You could even design your own hat. My boyfriend did for his first ever knitting project, and he didn’t have any garment-making background. He did have me, but then, you do to, via internet. ๐Ÿ˜‰
    ReplyCancel

  • Sara - I would start with worsted weight wool, like patons classic wool or cascade 220 and a pair of #8 circular needles (i started on straights but only use circs now–you can knit back and forth on circs, but you can’t knit in the round on straights).
    the stitch n bitch books are decent starter books with lots of fun patterns for beginners. i was definitely more excited about knitting when there was stuff i actually wanted to make.
    and give ravelry a try–it’s really very helpful and full of inspiration.
    ReplyCancel

  • Amy - Sunni, I wished we lived in the same place! i taught a knitting class last year and I really enjoy helping others discover knitting!
    Corvus is right, scarves can be a pain for new knitters and knitting a hat in the round isn’t all that difficult but it can be a little confusing with out someone to help you figure out where you went wrong if you mess it up or find the instructions confusing.
    Since most vintage sweaters are actually knit flat and not in the round i would suggest mastering that first. you don’t have to knit a scarf, one of my students knit coasters that she gave away as presents and her first “learn to knit” bit became a planter cozy. I suggest working with a mid weight yarn, known as DK or worsted weight, and size 7 or 8 needles. I also suggest getting decent yarn that feels nice in your hands rather than cheap acrylic. A good place for less expensive but nicer yarn is knitpicks.com and they have really nice wooden needles. I like the stitch n’ bitch books. The diagrams are really good and they have little tips and tricks all along the way.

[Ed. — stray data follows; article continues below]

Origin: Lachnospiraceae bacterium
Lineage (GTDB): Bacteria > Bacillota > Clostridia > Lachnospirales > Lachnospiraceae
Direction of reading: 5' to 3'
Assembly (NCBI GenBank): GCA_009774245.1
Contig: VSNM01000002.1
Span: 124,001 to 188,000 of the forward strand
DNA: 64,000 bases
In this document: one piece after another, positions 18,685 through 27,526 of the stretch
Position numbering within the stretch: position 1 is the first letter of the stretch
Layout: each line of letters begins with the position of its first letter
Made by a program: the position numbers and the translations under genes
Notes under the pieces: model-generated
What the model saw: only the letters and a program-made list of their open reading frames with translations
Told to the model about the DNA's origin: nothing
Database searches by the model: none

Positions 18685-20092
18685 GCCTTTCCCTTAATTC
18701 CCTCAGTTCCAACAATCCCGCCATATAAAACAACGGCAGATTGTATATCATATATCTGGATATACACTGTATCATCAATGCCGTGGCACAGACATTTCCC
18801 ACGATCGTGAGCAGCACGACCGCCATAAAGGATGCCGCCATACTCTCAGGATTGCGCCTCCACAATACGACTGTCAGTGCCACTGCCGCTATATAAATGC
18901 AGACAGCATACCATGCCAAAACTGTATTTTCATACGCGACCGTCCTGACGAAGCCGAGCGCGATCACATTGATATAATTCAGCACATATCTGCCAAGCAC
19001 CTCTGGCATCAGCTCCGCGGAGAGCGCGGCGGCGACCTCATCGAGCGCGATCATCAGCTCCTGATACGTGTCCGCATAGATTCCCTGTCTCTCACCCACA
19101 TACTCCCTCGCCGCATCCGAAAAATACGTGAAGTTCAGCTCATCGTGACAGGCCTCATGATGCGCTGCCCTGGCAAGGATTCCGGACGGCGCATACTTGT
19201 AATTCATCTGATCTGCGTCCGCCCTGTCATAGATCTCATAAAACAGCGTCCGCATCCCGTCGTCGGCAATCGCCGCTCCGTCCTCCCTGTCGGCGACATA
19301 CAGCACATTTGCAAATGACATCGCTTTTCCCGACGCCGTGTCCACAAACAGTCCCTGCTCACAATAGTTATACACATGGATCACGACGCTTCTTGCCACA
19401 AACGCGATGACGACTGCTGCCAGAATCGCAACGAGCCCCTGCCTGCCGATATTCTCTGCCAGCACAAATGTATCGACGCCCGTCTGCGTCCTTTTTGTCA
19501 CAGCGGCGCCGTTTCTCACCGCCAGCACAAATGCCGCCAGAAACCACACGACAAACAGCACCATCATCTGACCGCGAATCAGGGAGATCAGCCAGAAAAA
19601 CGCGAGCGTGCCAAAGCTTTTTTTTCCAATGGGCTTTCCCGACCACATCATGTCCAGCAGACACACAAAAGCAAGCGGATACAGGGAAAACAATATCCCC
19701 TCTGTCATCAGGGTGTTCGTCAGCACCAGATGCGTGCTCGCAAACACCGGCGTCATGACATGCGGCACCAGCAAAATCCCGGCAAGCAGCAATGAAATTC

And also like Corvus, you have me via internet, so feel free to email me if you need help!
    ps. i love the turquoise and pea green combo and I think it would be so gorgeous on you!
    ReplyCancel

  • Emma - My advice is to find someone to teach you how to knit. Better yet, take a class. I have been knitting forever, but always wanted to learn how to crochet and could never make sense of it from books. I took a class this summer and am now halfway through crocheting an afghan. I found it really, really helpful to work with a live person.
    But, if you go the book route, I would also recommend the Stitch and Bitch books. There are also a bajillion (free!) videos on YouTube for you to try.
    Good luck! Let us know how it goes!
    ReplyCancel

  • Amanda S. - Ditto what Emma wrote. When I wanted to learn to knit, I took a class at a local yarn shop. I just couldn’t “get it” by looking at a book, I had to be shown. Plus they teach you other helpful stuff like how to take out your stitches and fix mistakes. Good luck! It is really a fun hobby to get into.
    ReplyCancel

  • Tonya - I am a hardcore knitter, and I taught myself several years ago using the book Stitch ‘n’ Bitch by Debbie Stoller. I’d also recommend finding a local yarn store; they probably do lessons and are usually super nice and helpful.
    ReplyCancel

  • Madelaine - Make sure you pick a light yarn to start too. It’s impossible to see stitches in black yarn at first. I’d go with white or a sunny yellow… Good luck! You’ll love it.
    I actually learned to knit when Germaine Koh came to the Art Gallery of Ontario to do Knitwork, and they had a bunch of elderly ladies teaching people to knit back in 1999. I was fourteen and thought it was the coolest thing ever. You can see a bit on the project here: http://www.germainekoh.com/ma/projects_detail.cfm?pg=projects&projectID=87